Thursday, 20 February 2020
Closer to a loosely connected succession of suspense sketches than a rigid narrative, Dario Argento's Inferno is organised around the sensation of imminent, intrusive danger. The plot is a series of discoveries - each of the film's potential victims inadvertently offending hidden, Satanic, societies simply by obtaining the knowledge that they exist. In each instance, this peril is terrifyingly close to the everyday. Spaces and rooms that run parallel with sleepy apartment buildings or libraries actually house incomprehensible, otherworldly monstrosities. Reality in Inferno then is literally permeable, an easily broken membrane that bursts at the merest prod, revealing the scabs and rot that lie beneath.
Since Inferno is designed around this idea of trespass, Argento builds his film out of incidents in which a character dawdles somewhere they shouldn't be. These people are depicted as innocents, the guileless placeholders of fairy tale, children who put themselves in situations they simply cannot understand. Argento magnifies the minutiae within these sequences to such a degree that, slowly, everything onscreen begins to register as either potentially dangerous or outright alarming. Romano Albani's powdery, impressionistic lighting seems to denote a supernatural force beaming into this world while basic reverse shots take on the quality of a gaze - we feel something withering and hateful staring back at our oblivious adventurers.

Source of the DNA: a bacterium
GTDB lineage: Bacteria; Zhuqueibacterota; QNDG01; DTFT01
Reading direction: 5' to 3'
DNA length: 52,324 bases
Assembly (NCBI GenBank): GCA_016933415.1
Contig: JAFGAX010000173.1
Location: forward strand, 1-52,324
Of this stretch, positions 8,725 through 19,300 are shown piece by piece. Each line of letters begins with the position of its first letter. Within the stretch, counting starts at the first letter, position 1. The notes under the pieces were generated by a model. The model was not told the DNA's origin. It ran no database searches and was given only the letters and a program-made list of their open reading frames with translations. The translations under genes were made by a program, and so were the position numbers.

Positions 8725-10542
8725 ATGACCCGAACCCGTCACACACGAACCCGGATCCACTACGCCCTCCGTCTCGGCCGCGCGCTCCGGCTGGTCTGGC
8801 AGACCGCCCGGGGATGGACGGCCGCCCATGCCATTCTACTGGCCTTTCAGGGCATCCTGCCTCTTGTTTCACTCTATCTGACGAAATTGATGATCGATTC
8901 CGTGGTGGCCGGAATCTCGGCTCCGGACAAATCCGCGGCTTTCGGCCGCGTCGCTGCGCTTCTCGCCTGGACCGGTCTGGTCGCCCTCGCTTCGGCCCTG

Everything in the frame feels, not just authored, but agitating. Personal effects like keys weigh the curious down, their aural presence mutating from a disconnected jangle to the shuddering, submerged peal of a death knell. This sense of impending doom is everywhere in Inferno. The terrors that Irene Miracle and Leigh McCloskey's siblings invite often feel, in the context of this crumbling dollhouse world, corrective - an established power batting away those who would attempt to reveal their existence. This omniscient counteraction can arrive at any time. Detached hands streak into the frame, striking at those who would push the piece towards its conclusion. At these times it seems as if the film itself has come alive, the wrathful celluloid turning in on its subjects, clawing and stabbing until its captives cease their mindless procession.